Our first stop of the day was just ½ mile from our campground, returning to the Eisenhower Presidential Museum. While we spent much of our time there yesterday in those sections devoted to his youth and military service through most of World War II.
Picking up where we left off, I was intrigued with some exhibits both dealing with his personal life and the end of the war.
There was a section on his post-war Victory Tour,
His draft and campaign for the Presidency (I clearly remember the “I Like Ike” campaign pins),
saw the admission of Alaska and Hawaii to the Union, and, in part as a result of an assignment he volunteered for while assigned to Camp Meade, Maryland. He volunteered for an Army convoy that spends the summer traveling across the U.S. along the Lincoln Highway (U.S. Highway 30) to study the time it takes to move military equipment from coast to coast … only to discover to his dismay that the average speed they made was a blistering 6 MPH, he became the father of the Interstate Highway system.
President Eisenhower was also the first to hold a televised press conference and was ultimately awarded an Emmy (the only president to receive such an award) for his transcending the use of the new medium.
After his presidency, he and Mamie retired to their farm in Gettysburg, PA where he remained as a confident of his two successors, JFK and LBJ, a painter, and advocate for the pursuit of world peace.
Upon his death on March 28, 1969, condolences and accolades poured in from all over the world. However, two men who knew him well and also became president perhaps summed up Ike’s legacy as well as anyone.
Before leaving the grounds, we passed by the sculpture of General Eisenhower.
On our relatively short (90 mile) drive
to Topeka, we passed one unfortunate motor home driver who had apparently had an issue with his awning. While such an event was near hysterical in the Robin Williams movie “RV”, having had the awning on our previous motorhome unravel while driving down a highway in North Dakota, we felt nothing but compassion for this unfortunate traveler.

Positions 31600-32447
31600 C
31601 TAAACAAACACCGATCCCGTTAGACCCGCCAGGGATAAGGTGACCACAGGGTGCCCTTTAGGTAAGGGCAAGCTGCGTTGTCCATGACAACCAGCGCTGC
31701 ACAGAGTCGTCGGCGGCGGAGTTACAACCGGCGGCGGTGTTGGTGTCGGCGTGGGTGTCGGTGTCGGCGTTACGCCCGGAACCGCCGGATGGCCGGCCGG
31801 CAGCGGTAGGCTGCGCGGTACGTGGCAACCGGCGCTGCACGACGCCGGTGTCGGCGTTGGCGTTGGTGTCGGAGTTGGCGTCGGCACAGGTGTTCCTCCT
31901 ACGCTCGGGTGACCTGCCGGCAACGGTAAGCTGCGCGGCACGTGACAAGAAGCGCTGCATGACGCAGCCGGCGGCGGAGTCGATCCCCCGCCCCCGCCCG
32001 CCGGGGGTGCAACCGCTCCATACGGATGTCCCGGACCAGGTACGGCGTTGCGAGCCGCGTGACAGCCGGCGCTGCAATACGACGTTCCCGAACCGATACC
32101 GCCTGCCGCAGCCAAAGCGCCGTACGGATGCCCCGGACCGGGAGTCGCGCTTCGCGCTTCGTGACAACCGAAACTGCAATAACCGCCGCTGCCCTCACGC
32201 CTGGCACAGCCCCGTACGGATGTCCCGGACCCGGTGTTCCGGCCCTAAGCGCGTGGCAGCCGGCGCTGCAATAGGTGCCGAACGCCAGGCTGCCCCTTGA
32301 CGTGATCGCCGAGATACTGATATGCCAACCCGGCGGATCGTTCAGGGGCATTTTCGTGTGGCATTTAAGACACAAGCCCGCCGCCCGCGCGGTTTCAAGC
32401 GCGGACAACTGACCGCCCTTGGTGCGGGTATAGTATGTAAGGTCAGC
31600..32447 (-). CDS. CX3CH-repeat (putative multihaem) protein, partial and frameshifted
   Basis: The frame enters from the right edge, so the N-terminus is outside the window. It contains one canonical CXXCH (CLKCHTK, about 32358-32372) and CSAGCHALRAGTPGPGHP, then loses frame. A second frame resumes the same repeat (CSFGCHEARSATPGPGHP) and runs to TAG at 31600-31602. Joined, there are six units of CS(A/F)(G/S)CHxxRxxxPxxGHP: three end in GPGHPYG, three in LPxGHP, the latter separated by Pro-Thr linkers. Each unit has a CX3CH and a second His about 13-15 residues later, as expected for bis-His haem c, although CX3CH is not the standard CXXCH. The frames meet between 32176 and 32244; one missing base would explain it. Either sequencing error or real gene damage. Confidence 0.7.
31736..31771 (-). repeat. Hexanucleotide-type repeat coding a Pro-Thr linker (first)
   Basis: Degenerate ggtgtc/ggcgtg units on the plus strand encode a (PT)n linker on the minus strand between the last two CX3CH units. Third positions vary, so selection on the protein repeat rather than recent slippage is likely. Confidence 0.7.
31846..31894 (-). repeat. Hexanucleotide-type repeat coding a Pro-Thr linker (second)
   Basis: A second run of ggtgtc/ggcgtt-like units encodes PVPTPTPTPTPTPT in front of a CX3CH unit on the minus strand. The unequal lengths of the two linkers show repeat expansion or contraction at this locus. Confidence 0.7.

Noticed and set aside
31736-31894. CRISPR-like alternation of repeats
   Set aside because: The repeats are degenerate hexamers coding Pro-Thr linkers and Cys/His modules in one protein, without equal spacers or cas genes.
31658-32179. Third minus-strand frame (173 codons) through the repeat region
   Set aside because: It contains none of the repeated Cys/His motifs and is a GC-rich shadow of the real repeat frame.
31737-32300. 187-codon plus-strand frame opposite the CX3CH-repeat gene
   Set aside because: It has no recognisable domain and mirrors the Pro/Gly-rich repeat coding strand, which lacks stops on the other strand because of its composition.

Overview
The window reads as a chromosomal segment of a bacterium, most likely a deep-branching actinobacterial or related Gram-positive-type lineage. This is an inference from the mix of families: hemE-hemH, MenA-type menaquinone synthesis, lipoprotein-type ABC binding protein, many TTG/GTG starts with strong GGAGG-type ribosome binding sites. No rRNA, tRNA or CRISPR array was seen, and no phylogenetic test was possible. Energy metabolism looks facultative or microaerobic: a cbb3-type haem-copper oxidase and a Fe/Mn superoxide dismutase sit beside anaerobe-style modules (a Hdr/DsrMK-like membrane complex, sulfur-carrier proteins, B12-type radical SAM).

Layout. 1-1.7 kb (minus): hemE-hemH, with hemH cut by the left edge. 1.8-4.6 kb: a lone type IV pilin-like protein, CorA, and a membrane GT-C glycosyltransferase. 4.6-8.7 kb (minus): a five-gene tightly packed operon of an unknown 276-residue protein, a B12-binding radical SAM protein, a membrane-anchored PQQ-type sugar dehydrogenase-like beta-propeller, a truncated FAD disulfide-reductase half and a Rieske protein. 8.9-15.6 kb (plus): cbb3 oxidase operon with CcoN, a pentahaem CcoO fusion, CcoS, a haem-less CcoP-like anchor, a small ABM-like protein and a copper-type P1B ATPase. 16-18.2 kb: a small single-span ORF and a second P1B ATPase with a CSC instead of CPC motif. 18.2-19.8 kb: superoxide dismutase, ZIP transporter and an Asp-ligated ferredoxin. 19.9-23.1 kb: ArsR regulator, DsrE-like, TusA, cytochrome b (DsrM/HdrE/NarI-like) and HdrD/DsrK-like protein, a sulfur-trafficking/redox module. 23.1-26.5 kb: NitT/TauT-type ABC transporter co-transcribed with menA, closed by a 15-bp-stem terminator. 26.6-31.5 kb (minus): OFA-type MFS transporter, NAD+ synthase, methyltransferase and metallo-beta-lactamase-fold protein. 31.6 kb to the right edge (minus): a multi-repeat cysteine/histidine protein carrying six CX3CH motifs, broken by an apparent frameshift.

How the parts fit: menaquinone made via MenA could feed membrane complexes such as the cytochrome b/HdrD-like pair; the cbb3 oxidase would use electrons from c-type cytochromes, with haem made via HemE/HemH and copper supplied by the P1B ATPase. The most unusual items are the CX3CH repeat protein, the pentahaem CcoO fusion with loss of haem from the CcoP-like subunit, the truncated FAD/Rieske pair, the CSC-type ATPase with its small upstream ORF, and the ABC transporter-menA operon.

After checking in at the Deer Creek Valley RV Park, we drove back into Topeka to visit the State House, the sixth since we began our quest to see as many as possible.
Construction on the building began in 1866 and took thirty-seven years to complete as a cost of $3,200,588.92. It was officially dedicated on March 24, 1903. The Capitol measures 399 feet north and south and 386 feet east and west. It stands 306 feet from the ground to the top of Ad Astra‘s bow.
The west wing is four feet wider and six feet longer than the east wing. The dome is 66½ feet in diameter at the bottom of the copper dome and 54½ feet from the beginning of the copper dome to the cupola floor. The cupola height is 23½ feet. The Kansas State Capitol is approximately 17 feet higher than the U.S. Capitol in Washington, D.C.
What we’ve discovered is that every state capitol seems to have its unique feature(s) and/or “claim to fame”. In this case, while the state house tour guides will tout the fact its dome is the second highest dome of any US state capitol building … it is the copper railings, newells and balusters which set the interior apart.
Our tour took us to the 125-member House Chamber, where Debbie brother, Dave, once served;
the 40-seat Senate Chamber;
the Old Supreme Court Chamber (the Court now meets in another building across from the Capitol);
the State House Library (which serves as both a state and federal repository for books and documents … and is open to the public);
The former Secretary of State’s Office;
the Governor’s formal reception office;
And two extremely controversial murals by John Stewart Curry (1897-1946).